Quito, Jun 20 (EFE).- Ecuador on Monday marked the end of the first week of anti-government protests over high cost of living, doing so with the first death among the demonstrators, a person whose fell into a ravine as he was en route to Quito, where the indigenous movement wants to focus its protests and challenge the “state of exception” declared by President Guillermo Lasso.
The death was denounced by the Alliance of Organizations for Human Rights and confirmed to EFE by the National Police, although according to the official version “three demonstrators fell into a ravine and one of them died, but not in a confrontation” with security forces.
According to the human rights organizations, however, the death occurred on Monday morning in northeastern Quito when a police contingent allegedly used teargas to try and stop the advance of a group of demonstrators from northern Imbabura province who wanted to reach the capital and join the protest.
Besides the one fatality, the Alliance said that during the first week of demonstrations, 61 people had been injured, five of them with damage to their eyes and 18 with other serious injuries and for which the group held the government directly responsible.
In addition, the group reported 86 arrests, including the president of the Confederation of Indigenous Nationalities of Ecuador (Conaie), Leonidas Iza, the main promoter of the protests, who was held by authorities for almost an entire day until a judge released him conditionally after charging him with paralyzing public services.
Meanwhile, Interior Minister Patricio Carrillo said that the protests included acts of violence against the security forces that have injured 61 officers so far, along with 14 police officers who were temporarily held by the demonstrators, two vehicles destroyed and another 21 with assorted damage.
On Sunday night, a number of groups of indigenous people arrived in Quito to join the protests despite the state of exception decreed on Saturday by Lasso in the provinces of Imbabura, Cotopaxi and Pichincha, where the right to free association and free gathering has been suspended.
Police and Ecuadorian army troops were deployed along the northern and southern access routes into the capital to prevent the arrival of caravans of indigenous protesters, but authorities quickly ended attempts to halt them and ultimately they were able to get into Quito.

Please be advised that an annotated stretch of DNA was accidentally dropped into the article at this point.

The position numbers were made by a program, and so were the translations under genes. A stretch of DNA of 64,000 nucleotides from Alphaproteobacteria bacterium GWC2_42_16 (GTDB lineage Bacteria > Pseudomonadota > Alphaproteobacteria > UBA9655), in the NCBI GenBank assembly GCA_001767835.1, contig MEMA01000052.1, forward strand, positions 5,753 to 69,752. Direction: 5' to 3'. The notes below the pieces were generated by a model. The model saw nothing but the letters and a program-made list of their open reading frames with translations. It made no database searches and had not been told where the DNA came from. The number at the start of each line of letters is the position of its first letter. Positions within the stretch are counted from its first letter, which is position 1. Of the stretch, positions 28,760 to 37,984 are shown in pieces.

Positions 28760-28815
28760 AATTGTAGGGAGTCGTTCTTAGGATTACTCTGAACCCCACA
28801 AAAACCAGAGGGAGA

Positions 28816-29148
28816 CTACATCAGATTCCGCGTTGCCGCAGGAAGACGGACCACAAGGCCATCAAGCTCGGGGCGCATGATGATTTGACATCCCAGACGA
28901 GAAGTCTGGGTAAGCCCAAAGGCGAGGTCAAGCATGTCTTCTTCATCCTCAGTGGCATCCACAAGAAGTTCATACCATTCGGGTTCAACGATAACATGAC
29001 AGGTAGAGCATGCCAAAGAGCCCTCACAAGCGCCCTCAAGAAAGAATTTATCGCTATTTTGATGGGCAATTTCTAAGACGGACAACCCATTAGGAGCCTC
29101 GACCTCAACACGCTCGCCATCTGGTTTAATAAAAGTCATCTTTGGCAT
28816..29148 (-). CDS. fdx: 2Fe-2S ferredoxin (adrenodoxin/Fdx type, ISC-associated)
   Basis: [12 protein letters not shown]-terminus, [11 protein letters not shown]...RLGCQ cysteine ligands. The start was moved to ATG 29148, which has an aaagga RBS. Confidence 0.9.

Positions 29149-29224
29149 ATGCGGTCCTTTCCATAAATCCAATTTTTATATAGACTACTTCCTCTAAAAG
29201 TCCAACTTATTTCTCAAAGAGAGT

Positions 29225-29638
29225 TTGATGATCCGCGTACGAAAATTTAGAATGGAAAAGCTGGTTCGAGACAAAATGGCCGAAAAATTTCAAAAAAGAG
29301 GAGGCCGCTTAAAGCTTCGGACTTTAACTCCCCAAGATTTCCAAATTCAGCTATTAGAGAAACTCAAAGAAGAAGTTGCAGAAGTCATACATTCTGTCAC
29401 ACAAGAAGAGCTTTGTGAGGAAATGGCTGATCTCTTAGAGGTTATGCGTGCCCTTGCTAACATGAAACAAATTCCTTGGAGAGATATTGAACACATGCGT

In the capital’s downtown area, security forces occupied the Casa de la Cultura Ecuatoriana to prevent a situation like that of October 2019, when another wave of protests headed by Conaie ended in violent clashes there with about 10 deaths and some 1,500 people injured nationwide.
The indigenous movement headed by Iza for the moment is refusing to engage in the dialogue repeatedly offered by Lasso, claiming that the different conversations they have held during his first year in office have borne no fruit.
As a result, Iza has announced that the protests will continue despite the fact that Lasso has already agreed to some of the 10 demands put forward by Conaie.
The president has approved a 50 percent subsidy on urea, which is used as a fertilizer, forgiven up to $3,000 in debts incurred by peasant families, reduced the interest rate from 10 percent to 5 percent for existing loans, increased the human development bonus from $50 to $55 and doubled the budget for intercultural education.
Nevertheless, Conaie is also demanding a freeze on certain fuel prices, price controls on essential products and a moratorium on new mining concessions in the Amazon region.
“We’re attending to the legitimate demands of the citizens. Their response: more violence and new threats to attack Quito. We cannot permit a few violent people to prevent millions of Ecuadorians from working,” said Lasso on Monday in a televised message to the nation.
“I’m here to defend Quito, each family in the capital and the country,” he added.
Minutes before he spoke live, in a message posted on the social networks, the president said that the demonstrators “are seeking chaos, want to throw out the president.”
“Democracy or chaos, that is the great battle. The battle for democracy,” he added.
Lasso reported that several civil organizations had accepted the calls to act as mediators in a dialogue between the government and the protesters.
“We all want dialogue, except for a few violent people. I’m issuing a call for peace. We want to sit down at a table and together seek solutions for each of the legitimate needs of Ecuadorian families,” the president concluded.